Stelio is a cycling fanatic and Junior Cyclist has made it easy to make more cycling fanatics. “Getting into the sport is easy with no special licence required [for Junior Cyclist events]. Insurance and registration is covered as part of the cost of entry. The Interschool competition is open to anyone. Riders don’t need fancy kit to be competitive. Any bike in working order and Australian Standards helmet will do. Our events are graded by ability, so having the fancy bikes doesn’t help much. You can do it tough in C grade on an ordinary bike, or do it tough in B or A grade on a fancy bike. Nobody cares, so long as everyone is doing their best and having fun,” continues Pappas. “We have a great mix of riders who are new to cycling in the entry level grades and experienced racers in the higher grades. Riders get a chance to move through the grades as their confidence and ability improve.”
I’ve known Stelio for years, he showed me how to ride a track bike and taught me about racing so I know what type of bloke he is. Stelio and the other volunteers who make up Junior Cyclist are all passionate about junior cycling and totally sincere in their mission. Interestingly, they have made it a point to promote cycling as a sport of equality: “Cycling isn’t a boy’s sport or a girl’s sport. We’re proud that we’ve achieved gender parity within a few percent. Our participation rates tip in favour of the girls as often as it does the boys.” Junior Cyclist members are also involved in all types of cycling; mass participation rides such as the Spring Cycle, track and road championships, mountain biking, and BMX. They even find time for gentle social rides through Sydney Olympic Park.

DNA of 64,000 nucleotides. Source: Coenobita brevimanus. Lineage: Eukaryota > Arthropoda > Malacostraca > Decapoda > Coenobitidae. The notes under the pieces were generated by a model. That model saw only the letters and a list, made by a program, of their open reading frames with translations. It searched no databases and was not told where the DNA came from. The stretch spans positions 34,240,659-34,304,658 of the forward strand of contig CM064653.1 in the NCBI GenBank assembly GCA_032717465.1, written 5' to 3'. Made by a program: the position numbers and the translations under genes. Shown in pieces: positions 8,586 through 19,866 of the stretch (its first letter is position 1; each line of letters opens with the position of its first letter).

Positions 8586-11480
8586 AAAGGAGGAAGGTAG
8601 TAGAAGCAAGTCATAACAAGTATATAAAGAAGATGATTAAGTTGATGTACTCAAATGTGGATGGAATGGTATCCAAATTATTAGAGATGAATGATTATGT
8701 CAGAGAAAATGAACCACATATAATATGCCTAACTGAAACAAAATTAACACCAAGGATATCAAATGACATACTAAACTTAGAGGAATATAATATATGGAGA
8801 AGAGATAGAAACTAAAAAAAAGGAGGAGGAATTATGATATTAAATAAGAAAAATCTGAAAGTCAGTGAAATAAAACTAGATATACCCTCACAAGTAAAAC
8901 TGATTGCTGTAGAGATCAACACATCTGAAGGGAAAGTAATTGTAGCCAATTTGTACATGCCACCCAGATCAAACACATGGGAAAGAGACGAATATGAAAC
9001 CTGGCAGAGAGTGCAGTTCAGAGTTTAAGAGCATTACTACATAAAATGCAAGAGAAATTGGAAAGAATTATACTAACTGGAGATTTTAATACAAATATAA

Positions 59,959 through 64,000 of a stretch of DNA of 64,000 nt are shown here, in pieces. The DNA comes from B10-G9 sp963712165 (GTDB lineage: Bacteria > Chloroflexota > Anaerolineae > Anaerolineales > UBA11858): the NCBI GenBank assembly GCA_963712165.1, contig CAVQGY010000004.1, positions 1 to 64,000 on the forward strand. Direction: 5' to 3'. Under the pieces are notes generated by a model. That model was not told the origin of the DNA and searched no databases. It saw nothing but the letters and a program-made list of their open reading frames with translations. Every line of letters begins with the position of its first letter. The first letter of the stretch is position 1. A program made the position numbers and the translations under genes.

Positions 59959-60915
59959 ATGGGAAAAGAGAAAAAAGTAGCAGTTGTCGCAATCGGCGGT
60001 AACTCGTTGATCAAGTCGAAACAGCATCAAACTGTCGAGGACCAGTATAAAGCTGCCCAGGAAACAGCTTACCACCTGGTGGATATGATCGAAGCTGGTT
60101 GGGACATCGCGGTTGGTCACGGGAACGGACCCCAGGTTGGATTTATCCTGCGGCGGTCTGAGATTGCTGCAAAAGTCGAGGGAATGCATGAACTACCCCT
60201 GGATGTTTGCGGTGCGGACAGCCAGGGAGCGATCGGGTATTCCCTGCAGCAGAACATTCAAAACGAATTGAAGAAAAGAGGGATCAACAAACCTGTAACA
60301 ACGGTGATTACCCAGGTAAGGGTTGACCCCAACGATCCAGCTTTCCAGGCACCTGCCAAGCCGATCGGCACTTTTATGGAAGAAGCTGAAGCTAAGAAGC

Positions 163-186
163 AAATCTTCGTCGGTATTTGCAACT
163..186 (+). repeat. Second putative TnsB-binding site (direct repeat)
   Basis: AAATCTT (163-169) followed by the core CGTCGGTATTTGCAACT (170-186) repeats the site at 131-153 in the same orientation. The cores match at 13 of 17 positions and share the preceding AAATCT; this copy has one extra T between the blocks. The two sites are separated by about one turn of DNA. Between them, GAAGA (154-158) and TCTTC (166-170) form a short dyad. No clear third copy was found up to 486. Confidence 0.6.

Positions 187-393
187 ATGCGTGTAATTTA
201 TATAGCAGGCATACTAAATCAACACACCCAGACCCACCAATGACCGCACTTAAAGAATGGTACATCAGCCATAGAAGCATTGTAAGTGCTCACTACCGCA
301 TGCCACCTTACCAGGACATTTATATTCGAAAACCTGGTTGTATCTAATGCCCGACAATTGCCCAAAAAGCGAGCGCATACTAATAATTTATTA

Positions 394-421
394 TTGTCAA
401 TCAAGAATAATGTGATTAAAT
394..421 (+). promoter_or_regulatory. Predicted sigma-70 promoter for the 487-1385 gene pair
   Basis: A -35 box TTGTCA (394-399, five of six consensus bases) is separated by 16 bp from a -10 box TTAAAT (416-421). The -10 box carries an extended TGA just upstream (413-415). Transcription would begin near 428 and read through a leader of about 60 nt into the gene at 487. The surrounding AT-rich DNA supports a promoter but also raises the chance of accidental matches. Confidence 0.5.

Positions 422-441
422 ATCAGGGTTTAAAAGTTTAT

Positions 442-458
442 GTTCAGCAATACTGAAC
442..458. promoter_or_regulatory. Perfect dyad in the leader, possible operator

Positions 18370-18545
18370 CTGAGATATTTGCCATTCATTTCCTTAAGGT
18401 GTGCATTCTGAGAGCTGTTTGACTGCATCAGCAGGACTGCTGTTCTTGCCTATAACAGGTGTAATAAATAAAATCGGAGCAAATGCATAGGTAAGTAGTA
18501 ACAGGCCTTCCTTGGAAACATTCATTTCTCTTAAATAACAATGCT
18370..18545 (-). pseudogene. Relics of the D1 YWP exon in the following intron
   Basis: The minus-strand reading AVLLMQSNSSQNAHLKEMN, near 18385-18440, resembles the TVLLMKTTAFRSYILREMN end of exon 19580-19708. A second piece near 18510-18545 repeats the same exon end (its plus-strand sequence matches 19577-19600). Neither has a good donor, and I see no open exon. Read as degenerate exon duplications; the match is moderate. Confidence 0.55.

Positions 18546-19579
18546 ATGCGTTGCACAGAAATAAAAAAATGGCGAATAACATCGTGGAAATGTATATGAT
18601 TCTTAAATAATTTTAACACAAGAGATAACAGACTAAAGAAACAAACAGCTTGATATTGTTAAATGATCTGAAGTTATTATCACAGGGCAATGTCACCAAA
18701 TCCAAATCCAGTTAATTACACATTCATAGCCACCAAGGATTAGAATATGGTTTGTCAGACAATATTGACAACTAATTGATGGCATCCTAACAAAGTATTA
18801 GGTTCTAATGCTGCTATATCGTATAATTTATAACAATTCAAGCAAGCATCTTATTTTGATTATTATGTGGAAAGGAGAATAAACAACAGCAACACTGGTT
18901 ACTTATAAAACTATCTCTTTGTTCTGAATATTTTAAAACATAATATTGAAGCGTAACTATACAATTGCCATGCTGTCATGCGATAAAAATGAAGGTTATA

The annual Student Championship and the monthly Schools Cup events allow kids to ride in a competitive environment, without the competition. According to Stelio, “When the kids race, they’re not racing against each other, they’re riding with their friends and racing against themselves. We track the kid’s PBs [personal bests] in the time trials and beating that time gets as many points as an overall race win, and we give points in other events down to tenth place for the schools cup. It’s all about rewarding participation and improvement.”
At the moment, Junior Cyclist is only operating in Sydney but is looking to expand their concept wherever they can. Like weekend soccer or netball, cycle sports involve afternoon skills training sessions and monthly weekend competitions. Kids are also welcome to join a regular Cycling Australia club (Junior Cyclist is heavily affiliated with the Australian Time Trial Association, but JC members can join any cycling club) and participate in Cycling Australia events. Several Junior Cyclist kids are actually state age group champions on the road and the track, while others are still on balance bikes – they all come together to ride in a family supported environment.
I can easily see a day in the future, and hopefully not too far way, when Stelio and Gary Fisher will be sitting down with each other organising an International School Cycling Cup, a student exchange program, or even just a sausage sizzle with a bike race in the middle. I would personally love to see cycling as popular as soccer as a kid’s sport and the Junior Cyclist approach might just make that happen.
Photos courtesy of Alex Cyreszko from CyKo Photography